So, one has to be consistent and persistent, and, above all, one must not become tired if one is to climb to the top of the ladder.
"My whole body aches when I return home after a day of cycling," Rabbani grimaces.
However, when a customer tips, anywhere between Tk5 up to Tk50, it makes his day. This gives him a feeling of freedom and an opening, which reduces the pain of the job a bit.
"These tips also vary from one place to another. Those working in the posh areas like Gulshan, Dhanmondi and Baridhara get good tips while those of us working in other areas such as Mirpur most often do not get any," he says.
This simple but heavy math occupies him, numbs him, so much so that while riding alongside the fast cars, buses and minivans, he almost forgets about them.
He keeps pedaling at his own pace, piggybacking the large insulated bag with food, to deliver the next load on time.
But is it always that easy to get to the right address, finding the way through the maze of alleys and dark alleys in this mega city?
One has to be really familiar with every twist and turn of a road, which forks into innumerable alleyways.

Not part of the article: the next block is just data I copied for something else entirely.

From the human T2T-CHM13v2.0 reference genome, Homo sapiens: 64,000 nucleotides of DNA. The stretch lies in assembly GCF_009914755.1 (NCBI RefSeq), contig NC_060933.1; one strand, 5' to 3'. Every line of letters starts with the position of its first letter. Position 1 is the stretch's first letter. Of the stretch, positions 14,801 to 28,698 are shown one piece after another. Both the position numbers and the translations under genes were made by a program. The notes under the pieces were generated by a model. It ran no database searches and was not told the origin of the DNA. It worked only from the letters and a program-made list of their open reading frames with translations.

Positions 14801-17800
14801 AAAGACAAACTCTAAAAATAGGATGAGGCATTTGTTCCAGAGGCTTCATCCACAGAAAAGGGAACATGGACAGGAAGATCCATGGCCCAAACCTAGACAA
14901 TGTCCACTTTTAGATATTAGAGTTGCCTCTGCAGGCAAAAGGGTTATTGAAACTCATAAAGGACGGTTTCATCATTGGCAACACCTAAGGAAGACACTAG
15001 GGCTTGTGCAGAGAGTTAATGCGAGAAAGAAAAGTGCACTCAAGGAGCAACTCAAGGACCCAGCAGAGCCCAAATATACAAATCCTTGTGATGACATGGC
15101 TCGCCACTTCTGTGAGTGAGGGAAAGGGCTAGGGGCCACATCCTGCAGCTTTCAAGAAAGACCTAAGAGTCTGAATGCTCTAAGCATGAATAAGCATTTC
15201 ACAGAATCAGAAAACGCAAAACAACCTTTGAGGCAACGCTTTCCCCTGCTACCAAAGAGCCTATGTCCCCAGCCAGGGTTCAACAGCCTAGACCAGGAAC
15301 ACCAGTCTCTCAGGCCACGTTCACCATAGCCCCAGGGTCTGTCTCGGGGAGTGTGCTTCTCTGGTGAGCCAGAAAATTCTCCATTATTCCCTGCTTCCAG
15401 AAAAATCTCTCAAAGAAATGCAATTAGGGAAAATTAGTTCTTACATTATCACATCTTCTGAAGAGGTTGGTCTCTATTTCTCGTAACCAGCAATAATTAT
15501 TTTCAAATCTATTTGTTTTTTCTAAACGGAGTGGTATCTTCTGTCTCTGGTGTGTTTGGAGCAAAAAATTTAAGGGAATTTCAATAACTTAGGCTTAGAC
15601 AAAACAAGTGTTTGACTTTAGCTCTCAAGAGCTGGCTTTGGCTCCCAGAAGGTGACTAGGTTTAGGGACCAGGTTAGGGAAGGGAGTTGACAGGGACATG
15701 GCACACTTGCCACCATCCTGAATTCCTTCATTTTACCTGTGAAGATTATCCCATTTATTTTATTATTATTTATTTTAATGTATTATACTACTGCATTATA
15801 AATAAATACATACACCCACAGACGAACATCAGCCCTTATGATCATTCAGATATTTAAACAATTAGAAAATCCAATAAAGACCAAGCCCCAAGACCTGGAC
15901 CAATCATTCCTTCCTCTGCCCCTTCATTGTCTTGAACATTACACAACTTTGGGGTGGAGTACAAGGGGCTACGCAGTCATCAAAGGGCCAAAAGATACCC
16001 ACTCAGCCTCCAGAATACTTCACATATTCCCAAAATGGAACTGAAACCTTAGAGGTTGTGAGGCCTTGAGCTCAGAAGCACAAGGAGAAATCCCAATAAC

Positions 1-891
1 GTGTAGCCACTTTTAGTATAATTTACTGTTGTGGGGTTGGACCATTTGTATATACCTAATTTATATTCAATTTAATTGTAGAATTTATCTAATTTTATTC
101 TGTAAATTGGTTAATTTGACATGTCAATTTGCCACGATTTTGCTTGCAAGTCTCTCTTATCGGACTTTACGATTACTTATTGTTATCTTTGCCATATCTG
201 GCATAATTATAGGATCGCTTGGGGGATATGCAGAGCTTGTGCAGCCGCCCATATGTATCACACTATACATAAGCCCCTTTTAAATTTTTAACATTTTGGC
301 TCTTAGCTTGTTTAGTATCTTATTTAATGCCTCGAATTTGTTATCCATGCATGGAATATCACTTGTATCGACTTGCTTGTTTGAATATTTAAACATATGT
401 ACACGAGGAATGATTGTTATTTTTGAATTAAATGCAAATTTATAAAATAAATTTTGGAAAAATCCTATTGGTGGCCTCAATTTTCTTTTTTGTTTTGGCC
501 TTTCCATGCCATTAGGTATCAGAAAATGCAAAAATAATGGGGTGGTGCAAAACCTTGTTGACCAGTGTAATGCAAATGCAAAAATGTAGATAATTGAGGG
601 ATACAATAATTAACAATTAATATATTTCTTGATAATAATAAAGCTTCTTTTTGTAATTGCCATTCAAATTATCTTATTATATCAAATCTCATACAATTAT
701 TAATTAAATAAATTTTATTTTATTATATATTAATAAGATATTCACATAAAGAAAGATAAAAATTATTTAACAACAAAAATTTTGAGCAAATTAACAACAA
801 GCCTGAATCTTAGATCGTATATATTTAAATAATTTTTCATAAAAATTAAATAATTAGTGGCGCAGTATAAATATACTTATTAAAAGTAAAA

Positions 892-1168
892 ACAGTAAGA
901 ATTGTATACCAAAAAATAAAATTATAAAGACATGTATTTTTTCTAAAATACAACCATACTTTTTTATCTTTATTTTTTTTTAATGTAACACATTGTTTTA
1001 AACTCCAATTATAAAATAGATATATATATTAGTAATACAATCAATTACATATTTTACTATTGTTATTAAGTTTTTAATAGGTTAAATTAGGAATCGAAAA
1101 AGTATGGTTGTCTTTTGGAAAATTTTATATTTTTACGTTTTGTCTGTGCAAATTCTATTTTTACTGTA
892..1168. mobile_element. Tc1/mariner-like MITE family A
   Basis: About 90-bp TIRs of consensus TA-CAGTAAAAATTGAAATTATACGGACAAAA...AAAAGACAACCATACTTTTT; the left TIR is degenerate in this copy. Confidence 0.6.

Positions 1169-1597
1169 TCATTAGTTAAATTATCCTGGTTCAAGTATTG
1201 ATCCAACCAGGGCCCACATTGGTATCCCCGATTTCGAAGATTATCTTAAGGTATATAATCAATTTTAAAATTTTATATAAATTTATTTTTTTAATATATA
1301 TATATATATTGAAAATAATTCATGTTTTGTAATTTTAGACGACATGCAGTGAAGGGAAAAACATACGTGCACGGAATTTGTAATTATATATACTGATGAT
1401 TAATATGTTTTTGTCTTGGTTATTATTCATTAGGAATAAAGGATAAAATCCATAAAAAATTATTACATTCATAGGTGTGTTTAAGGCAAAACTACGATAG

Many times, he got the address wrong and turned up in the wrong place. He had to phone his customer several times to get the exact delivery location.
And road accidents are not uncommon.
"The rickshaw just in front of me stopped hard and I rear ended it. I had a nasty tumble," he said showing his bruised hand.
An emerging job market
Despite all these hardships, Rabbani knows deep inside that this is the only job that is keeping his family afloat during this tough time.
When all other private jobs, small or big, have laid off employees, the home delivery job has been growing and hiring people.
The service was launched in this country long before the pandemic began, it is during this crisis that it has flourished most to meet the growing demand for delivery service.
The pool of labour that was let go by the readymade garment industry during the shutdown has mostly been absorbed by the key players in this emerging job market.